Boys of BELL Summer Program
Posted: Friday, January 11, 2013
Project Team Partners:
Sue Bonaiuto, Ed.D., Executive Director for Massachusetts, BELL (Building Educated Leaders for Life)
Maureen Harris, Director of Extended Learning Services, Boston Public Schools
David Miller, M.Ed., Creator, Dare to Be King: What if the Prince Lives?
Edward Walker, Founder/President, Independent Consultants of Education (ICE)
Issue to be Addressed:
The Boys of BELL program addresses the unique academic and developmental needs of Black and Hispanic boys. BELL has a well-established track record providing academic instruction and enrichment learning to urban youth in Dorchester, Mattapan, and Roxbury. Our first-hand experience supports the conclusions of a growing body of research, including The Urgency of Now (Schott, 2012), that Black and Hispanic males in particular face dire statistics on key indicators of academic achievement and educational attainment.
Designed to reflect best practices in single-gender programming, and rooted in current research, Boys of BELL is a high-quality summer learning program offering academic instruction, enrichments, and supportive community for Bl¬ack and Hispanic boys.
Boys of BELL seeks to combat summer learning loss, or the loss of academic skills when children are not engaged in educational activities during summer. Lacking equal access to educational opportunities, low-income and minority students are disproportionately affected by summer learning loss.
The program provides a nurturing, structured environment for young males at risk for grade retention at middle school, an early indicator of high school dropout. Instead of losing academic skills, participants make significant academic gains, build self-confidence, and engage in constructive activities to facilitate their development into successful young men.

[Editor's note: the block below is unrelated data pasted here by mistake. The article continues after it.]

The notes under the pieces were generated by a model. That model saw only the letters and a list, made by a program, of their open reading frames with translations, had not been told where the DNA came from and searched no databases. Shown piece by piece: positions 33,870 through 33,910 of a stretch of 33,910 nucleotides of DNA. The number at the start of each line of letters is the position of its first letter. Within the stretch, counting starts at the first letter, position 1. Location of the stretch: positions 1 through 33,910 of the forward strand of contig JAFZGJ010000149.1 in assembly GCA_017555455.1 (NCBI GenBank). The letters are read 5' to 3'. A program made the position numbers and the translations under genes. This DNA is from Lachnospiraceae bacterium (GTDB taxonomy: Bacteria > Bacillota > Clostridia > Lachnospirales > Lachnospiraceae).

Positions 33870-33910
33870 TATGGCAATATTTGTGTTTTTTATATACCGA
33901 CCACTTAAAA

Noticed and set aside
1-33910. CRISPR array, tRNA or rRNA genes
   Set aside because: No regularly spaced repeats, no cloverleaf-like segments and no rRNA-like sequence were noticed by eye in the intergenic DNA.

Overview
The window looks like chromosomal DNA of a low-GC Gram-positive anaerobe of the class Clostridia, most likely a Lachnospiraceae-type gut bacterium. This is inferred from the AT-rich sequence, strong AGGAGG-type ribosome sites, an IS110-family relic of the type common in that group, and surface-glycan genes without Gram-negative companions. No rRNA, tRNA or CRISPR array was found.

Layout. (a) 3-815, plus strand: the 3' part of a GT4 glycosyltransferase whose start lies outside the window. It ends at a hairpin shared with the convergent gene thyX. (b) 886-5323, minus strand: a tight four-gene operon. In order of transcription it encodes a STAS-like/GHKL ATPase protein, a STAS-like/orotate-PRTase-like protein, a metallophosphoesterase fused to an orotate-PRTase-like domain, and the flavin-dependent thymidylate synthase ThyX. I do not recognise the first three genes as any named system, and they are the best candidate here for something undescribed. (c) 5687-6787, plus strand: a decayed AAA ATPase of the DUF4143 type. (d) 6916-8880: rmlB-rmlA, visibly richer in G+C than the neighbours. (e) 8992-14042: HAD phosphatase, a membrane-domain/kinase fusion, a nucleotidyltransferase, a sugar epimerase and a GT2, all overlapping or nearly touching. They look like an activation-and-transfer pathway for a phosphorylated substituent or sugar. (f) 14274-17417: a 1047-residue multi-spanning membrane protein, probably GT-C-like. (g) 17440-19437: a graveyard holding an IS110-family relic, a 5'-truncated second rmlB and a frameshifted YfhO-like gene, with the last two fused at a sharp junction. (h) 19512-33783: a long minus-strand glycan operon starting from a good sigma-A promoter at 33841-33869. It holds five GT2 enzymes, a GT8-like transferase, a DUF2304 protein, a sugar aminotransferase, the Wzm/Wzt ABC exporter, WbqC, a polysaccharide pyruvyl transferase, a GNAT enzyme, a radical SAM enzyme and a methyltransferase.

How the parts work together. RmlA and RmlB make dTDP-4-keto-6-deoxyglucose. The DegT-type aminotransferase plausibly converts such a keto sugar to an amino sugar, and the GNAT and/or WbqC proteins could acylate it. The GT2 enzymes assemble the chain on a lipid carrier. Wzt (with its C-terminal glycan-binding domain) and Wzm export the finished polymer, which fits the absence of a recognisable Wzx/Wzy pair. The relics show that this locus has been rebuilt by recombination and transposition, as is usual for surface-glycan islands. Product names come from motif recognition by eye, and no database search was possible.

Boys of BELL was launched years ago as a pilot for elementary school children. Last year, we launched a middle school boys program in New York City, and we plan to launch a program for middle school students in Boston this year, targeting 60 high-need male youth in grades 6-8 at the McCormack School in Dorchester.
We will provide a dynamic, enriching summer experience in a culture of high expectations to increase the academic and social skills of Black and Hispanic boys assigned to mandated summer school at risk of not being promoted to the next grade due to academic under-performance and other risk factors.
Operating for five weeks, the program will encourage long-term academic success, build social skills, and explore college and career paths. Literacy, math, and science instruction will be led by certified teachers and tutors at a 2:20 staff-to-scholar ratio. Enrichments will include martial arts, basketball, and the Dare to Be King violence prevention curriculum. An all-male staff will provide a supportive culture, a safe environment for boys to thrive, and strong role models who share their backgrounds. BELL will conduct rigorous assessment and evaluation. Participants will demonstrate improved self-confidence, attitudes toward learning, and cooperation with peers.
Role of Collaboration:
BELL recognizes the critical importance of working in close collaboration with strategic partners to better serve our students, whom we recognize as scholars, and to engage the broader community in addressing the issues facing Black and Hispanic boys. During the planning phase, BELL, Boston Public Schools (BPS) and the principal and staff of McCormack will collaboratively plan logistics, recruitment and enrollment for the Boys of BELL program. In addition BELL and BPS will engage ICE in formally planning the wrap-around involvement of speakers and leaders in the field who will join Boys of BELL throughout the five weeks. Further, the major partners plan to consult with leaders in boys programming such as Ron Walker of Coalition of Schools Educating Boys of Color (COSEBOC), and Dr. Ronnie Johnson of P.S. 005 who launched B.A.D. (Believers, Achievers, Dreamers) – an after school program for Black and Hispanic boys in Brooklyn, and who helped design and oversee BELL’s own boys program in New York. These leaders will help us in planning community time, program activities, and behavior management; fostering a sense of belonging and community; and inspiring success. Lastly, BELL will engage a martial arts partner and other enrichment partners with a track record of reaching this population.